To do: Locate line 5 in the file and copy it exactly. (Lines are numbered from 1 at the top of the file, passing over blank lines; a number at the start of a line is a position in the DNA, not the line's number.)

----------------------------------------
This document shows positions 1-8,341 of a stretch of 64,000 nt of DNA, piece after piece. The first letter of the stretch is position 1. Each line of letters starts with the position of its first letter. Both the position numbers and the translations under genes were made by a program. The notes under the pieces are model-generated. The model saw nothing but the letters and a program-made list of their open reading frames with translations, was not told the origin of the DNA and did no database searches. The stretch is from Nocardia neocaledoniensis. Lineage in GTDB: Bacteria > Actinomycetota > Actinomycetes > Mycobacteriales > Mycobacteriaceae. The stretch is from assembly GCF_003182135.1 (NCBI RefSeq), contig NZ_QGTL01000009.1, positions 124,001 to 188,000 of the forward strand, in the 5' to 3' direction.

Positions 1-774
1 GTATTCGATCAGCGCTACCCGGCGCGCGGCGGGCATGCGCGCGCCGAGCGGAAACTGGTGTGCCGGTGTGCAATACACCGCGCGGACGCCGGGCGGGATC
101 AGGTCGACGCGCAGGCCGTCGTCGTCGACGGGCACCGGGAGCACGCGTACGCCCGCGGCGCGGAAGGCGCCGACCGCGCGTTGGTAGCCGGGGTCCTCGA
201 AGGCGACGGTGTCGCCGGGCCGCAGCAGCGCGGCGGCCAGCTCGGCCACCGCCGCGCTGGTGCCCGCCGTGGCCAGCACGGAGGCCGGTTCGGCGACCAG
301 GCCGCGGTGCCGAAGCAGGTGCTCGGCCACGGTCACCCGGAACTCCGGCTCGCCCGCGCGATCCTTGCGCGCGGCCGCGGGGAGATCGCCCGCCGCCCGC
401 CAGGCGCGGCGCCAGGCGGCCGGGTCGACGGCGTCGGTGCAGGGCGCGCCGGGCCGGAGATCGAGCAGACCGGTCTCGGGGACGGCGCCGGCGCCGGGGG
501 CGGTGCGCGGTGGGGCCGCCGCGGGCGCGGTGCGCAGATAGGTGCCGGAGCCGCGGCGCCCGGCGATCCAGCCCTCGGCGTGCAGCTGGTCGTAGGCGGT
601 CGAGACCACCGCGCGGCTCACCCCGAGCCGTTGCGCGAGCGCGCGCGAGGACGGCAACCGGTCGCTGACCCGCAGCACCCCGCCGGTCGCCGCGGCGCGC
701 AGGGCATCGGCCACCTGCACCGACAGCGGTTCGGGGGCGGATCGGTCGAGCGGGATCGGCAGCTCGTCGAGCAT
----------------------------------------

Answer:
201 AGGCGACGGTGTCGCCGGGCCGCAGCAGCGCGGCGGCCAGCTCGGCCACCGCCGCGCTGGTGCCCGCCGTGGCCAGCACGGAGGCCGGTTCGGCGACCAG